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By contrast, Bruckner's Decision focuses for the most part on just the three-month period in 1867 that the composer spent at a spa/sanatorium called Bad Kreuzen, located in the mountains about midway between Linz and Vienna. The film is photographed in a rather grainy black and white that's no doubt intended to have a "period" look. Bruckner (1824-1896) had recently suffered a nervous breakdown and then went to the spa renowned for its cold water cures. The regimen there was strict and involved a bewildering variety of cold showers, cold baths (starting as early as 4:00 AM), swims in the nearby lake, cold water cloth wraps, massages, and the drinking of as many as 10 liters of water daily. All of these excruciating rituals are enacted in the film with boringly tedious detail.
In the first of its many musical anachronisms (like the clocks striking the hour in Julius Caesar when clocks were yet to be invented), the film begins with the introductory bars of the Bruckner Fifth (1877), and displays an early photo of the composer with a full head of black hair and a neatly-trimmed moustache (it's dated in Schönzeler's 1970 biography as being from either 1854 or 1863). We are then switched to an enactment of Bruckner giving his first lecture in 1868 as professor of counterpoint and harmony at Vienna. He had finally made his "decision" to leave Linz and take his chances in the nation's capital. The actor cast as Bruckner (Joachim Bauer), despite a far less prominent nose and softer features, looks much like the photo, which suggests a man in his early thirties (in 1868, Bruckner actually was age 42).
What next unfolds is the film's primary narrative device: a series of letters (spoken as interior monologues) between a young German architect named Otto and his wife Sophia. Otto, a fellow patient of Bruckner's at Bad Kreuzen, has gone there "to find himself," but he never once appears in the film. Otto's letters to Sophia are filled with comments and speculations about Bruckner (Sophia soon realizes Otto is merely avoiding his own problems by rattling on about the composer). We thus learn about Bruckner's acute numeromania (an obsession with counting things like stars in the sky, leaves on trees, his daily prayers, as if some sense of order could thus be imposed on the chaos of life), his morbid interest in seeing the dead body of Emperor Maximilian of Mexico (brother of Austria's Emperor Franz Joseph I), the admiration for Wagner's "breaking the rules" of traditional harmony, and his recent but quite innocent infatuation with a young female spa attendant named Josephine Lang (who looks to be about age 25 here). These exchanges between Otto and Sophia are interspersed with letters written by Bruckner to his brother Alois and various friends, plus a flashback "tour" of Saint Florian Monastery, where Bruckner, at age 12, was sent by his widowed mother.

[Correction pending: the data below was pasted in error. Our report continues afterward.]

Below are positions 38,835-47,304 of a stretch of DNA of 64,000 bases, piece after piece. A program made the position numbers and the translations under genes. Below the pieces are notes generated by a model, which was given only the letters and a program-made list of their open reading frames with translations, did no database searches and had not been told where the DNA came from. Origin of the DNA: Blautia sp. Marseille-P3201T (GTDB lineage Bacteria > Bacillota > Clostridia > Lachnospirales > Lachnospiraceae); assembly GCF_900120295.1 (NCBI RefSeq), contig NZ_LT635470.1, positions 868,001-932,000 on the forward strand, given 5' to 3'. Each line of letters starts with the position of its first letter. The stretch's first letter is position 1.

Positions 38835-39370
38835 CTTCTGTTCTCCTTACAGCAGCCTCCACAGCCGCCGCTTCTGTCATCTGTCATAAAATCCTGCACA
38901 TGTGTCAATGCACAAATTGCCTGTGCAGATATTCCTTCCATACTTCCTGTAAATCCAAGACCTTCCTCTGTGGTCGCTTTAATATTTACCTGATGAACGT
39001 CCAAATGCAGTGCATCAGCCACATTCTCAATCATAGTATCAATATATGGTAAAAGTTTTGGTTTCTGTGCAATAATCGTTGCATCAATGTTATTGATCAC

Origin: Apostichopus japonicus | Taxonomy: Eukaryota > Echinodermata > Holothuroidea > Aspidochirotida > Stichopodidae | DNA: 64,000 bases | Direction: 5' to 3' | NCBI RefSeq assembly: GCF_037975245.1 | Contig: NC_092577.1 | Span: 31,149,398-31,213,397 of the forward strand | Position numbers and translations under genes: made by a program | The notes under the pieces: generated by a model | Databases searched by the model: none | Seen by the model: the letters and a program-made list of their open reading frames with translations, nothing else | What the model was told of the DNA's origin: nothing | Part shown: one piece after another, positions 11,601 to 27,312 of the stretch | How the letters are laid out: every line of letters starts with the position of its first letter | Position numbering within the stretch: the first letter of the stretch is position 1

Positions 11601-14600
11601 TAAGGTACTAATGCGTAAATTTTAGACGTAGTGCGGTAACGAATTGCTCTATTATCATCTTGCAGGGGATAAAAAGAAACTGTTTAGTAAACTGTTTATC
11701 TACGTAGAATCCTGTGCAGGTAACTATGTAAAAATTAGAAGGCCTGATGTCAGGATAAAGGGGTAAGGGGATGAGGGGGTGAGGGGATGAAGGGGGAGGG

This ploddingly paced film has many repetitive and over-long sequences showing Bruckner dog-paddling his way across the lake, praying, and taking long walks in the woods (in one of the latter, we hear an incredibly slow and pompous account of the Bruckner Ninth Scherzo--some 25 years before the music was written). All of the orchestral music in the film is credited to Celibidache and the Munich Philharmonic, while the piano items are played with steel-fingered efficiency by Michael Ponti.
The film is at its most preposterous near the close, when Bruckner happens to witness his beloved Josephine swimming and exchanging kisses with a young man. We then get a ludicrous "dream" sequence that combines the Adagio of Bruckner's Eighth (composed nearly 20 years later!) with a vision of Josephine frolicking naked in the lake. However, it seems that all those cold water cures somehow "liquidated" Bruckner's health problems, and the film ends with the composer in 1868 writing music on a chalkboard in front of his class at Vienna (apparently the Ninth Symphony's Adagio, no less).
What we have here is essentially a "silent" movie: none of the characters speak to the camera and only are heard via letter narrations. Bauer "acts" Bruckner as a stolid and expressionless nebbish, and a different "actor" (Peter von Fontano) is the actual voice of Bruckner throughout. The film's only sympathetic performance comes from the attractive Sophia (actress Sophie von Kessel), who appealingly emotes her way through the reading of Otto's letters and in writing her replies. It turns out that Otto and Sophia are total fabrications by writer-director Schmidt-Garre: they never existed. There was in fact a Josephine Lang in Bruckner's life, but she was a local girl at Linz and never worked at Bad Kreuzen. Bruckner's rather pathetic marriage proposal to Josephine in 1867 was rejected by her parents mainly due to the absurd age difference (Josephine was 17, while Bruckner was then 43).
Unless you are interested in 80 minutes' worth of water torture and pseudo-documentary, I would suggest avoidance of this hugely disappointing film. -- Fanfare, Jeffrey J. Lipscomb, Jan-Feb 2010